Below is a list of research related to attendance

Attendance Works - Quote - Joshua Childs
Your work and passion for student attendance was what got me interested in studying it and wanting to focus my academic work on chronic absenteeism. Your 2011 article inspired me to get involved in chronic absenteeism research, and most importantly, encouraged me to focus on solutions to addressing the ‘problem hidden in plain sight.’ Thank you so much for the work you do with your team at Attendance Works."
— Joshua Childs, Assistant Professor, College of Education, University of Texas at Austin
The reports on this page are listed alphabetically and examine the issue of chronic absence nationwide and in selected communities. Use the search box to find research using the author name. See the early education, elementary, secondary and other research categories on the right. To submit new research, please contact us.

Addressing Early Warning Indicators: Interim Impact Findings from the Investing in Innovation (i3) Evaluation of Diplomas Now

Corrin, William. MDRC, June 2016. This report shares first-year impacts of a multi-year program from Diplomas Now, paying particular attention to attendance, behavior, and course performance outcomes of students in sixth or ninth grade. The report finds reduced chronic absenteeism in the sixth grade by an average of 17 percent, suggesting it’s possible to reduce chronic absenteeism in underserved environments…
Published:   June 2016

All Hands on Deck: Today’s Chronic Absenteeism Requires A Comprehensive District Response and Strategy

All Hands on Deck: Today’s Chronic Absenteeism Requires A Comprehensive District Response and Strategy, by Attendance Works and the Everyone Graduates Center, Johns Hopkins University. A deeper look into national data for the 2021-22 school year highlights how chronic absence directly affects students from all backgrounds. The analysis offers recommendations for district and state action and lists four proven strategies…
Published:   November 2023

American Indian/Alaska Native Students in Oregon

The Oregon Department of Education released a report showing that 30 percent of American Indian/Alaska Native students were considered to be chronically absent in the 2014-15 and 2015-16 school years, compared to 17 percent of Non-Native student in 2014-15 and 19 percent in 2015-16. A. As the 2017 report, American Indian/Alaska Native Students in Oregon: A Review of Key Indicators…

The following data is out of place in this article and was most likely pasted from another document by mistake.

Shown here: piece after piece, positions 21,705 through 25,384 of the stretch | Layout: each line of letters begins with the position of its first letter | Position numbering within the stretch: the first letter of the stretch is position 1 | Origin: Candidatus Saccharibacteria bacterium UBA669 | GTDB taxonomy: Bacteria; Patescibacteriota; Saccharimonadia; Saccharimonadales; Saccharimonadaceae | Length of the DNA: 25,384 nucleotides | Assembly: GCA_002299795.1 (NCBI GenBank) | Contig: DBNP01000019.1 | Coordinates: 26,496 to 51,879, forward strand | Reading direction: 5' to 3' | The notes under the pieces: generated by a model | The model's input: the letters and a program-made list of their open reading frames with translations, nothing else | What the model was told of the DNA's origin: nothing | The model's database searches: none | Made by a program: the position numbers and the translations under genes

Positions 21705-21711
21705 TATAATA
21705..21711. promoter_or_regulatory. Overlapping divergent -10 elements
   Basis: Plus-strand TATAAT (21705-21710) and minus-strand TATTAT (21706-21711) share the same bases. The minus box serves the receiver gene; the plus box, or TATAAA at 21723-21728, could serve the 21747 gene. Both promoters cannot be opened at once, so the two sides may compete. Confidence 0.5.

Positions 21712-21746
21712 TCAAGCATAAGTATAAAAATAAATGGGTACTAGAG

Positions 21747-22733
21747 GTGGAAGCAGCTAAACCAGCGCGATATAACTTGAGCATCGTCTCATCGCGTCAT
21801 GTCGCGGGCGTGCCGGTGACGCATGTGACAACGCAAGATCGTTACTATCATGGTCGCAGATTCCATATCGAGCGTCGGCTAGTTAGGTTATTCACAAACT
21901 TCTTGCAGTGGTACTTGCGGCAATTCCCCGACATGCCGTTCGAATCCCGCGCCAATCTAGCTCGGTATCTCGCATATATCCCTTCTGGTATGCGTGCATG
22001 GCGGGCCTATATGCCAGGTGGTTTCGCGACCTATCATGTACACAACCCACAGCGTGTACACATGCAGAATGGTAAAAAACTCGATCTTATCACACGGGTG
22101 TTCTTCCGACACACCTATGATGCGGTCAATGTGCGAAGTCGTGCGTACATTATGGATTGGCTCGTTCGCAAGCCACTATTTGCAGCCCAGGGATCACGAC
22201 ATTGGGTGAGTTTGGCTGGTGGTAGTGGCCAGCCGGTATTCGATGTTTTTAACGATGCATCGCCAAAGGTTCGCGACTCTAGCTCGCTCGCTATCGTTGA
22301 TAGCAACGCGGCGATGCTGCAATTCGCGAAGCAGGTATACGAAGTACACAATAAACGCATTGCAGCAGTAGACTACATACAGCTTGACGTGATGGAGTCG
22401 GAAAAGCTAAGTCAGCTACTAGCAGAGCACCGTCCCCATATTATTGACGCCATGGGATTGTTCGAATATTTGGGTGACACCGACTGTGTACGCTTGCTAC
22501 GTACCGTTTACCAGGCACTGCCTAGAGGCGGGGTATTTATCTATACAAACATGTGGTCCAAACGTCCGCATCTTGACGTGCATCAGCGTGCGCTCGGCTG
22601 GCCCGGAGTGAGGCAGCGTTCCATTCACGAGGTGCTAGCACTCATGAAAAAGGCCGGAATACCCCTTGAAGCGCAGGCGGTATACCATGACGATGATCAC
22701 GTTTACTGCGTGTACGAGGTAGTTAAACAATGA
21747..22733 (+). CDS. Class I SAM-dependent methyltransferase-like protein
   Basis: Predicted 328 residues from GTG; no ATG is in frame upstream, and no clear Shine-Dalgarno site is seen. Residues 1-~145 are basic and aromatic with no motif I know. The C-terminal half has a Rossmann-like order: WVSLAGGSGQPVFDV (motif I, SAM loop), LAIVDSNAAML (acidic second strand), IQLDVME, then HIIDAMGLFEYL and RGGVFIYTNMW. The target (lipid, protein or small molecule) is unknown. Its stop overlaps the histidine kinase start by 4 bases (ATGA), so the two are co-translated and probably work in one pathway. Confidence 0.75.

Published:   November 2017

An Evaluation of the Effectiveness of Home Visits for Re-Engaging Students Who Were Chronically Absent in the Era of Covid-19

Center for Connecticut Education Research Collaboration. December 2022. Connecticut State Department of Education and Gov. Lamont used pandemic relief funds to launch the Learner Engagement and Attendance Program that implemented home visits. Student attendance rates improved significantly in the month following the visit and continued to rise in the following months.
Published:   December 2022

Are Students Present and Accounted For? An Examination of State Attendance Policies During the Covid-19 Pandemic

Are Students Present and Accounted For? An Examination of State Attendance Policies During the Covid-19 Pandemic, by Attendance Works, discusses how the coronavirus pandemic impacted attendance data. It presents a summary of state attendance guidance developed since spring 2020, and examines the extent to which recent state guidance guarantees the availability of consistent, reliable data taken on a daily basis.
Published:   January 2021

Assessing the Impacts of Student Transportation on Public Transit

Fan, Y. and K. Das. University of Minnesota, Metro Transit, Minneapolis Public Schools, Dec. 2015. Researchers analyzed a program that provided transit passes to high school students living more than 2 miles from school and all students eligible for free or reduced price meals. The analysis found that pass users had 23 percent lower absenteeism, and participated in more learning…
Published:   December 2015

Association of Classroom Ventilation with Reduced Illness Absence: A Prospective Study in California Elementary Schools

Mendell, Mark. Indoor Air, vol 23, issue 3, April 2013. This report found that bringing classroom ventilation rates up to the state-mandated standard may reduce student absences due to illness by approximately 3.4 percent. Extensive data on ventilation rates was collected from more than 150 classrooms in California over two years. The study found that ventilation rates varied widely across…
Published:   April 2013
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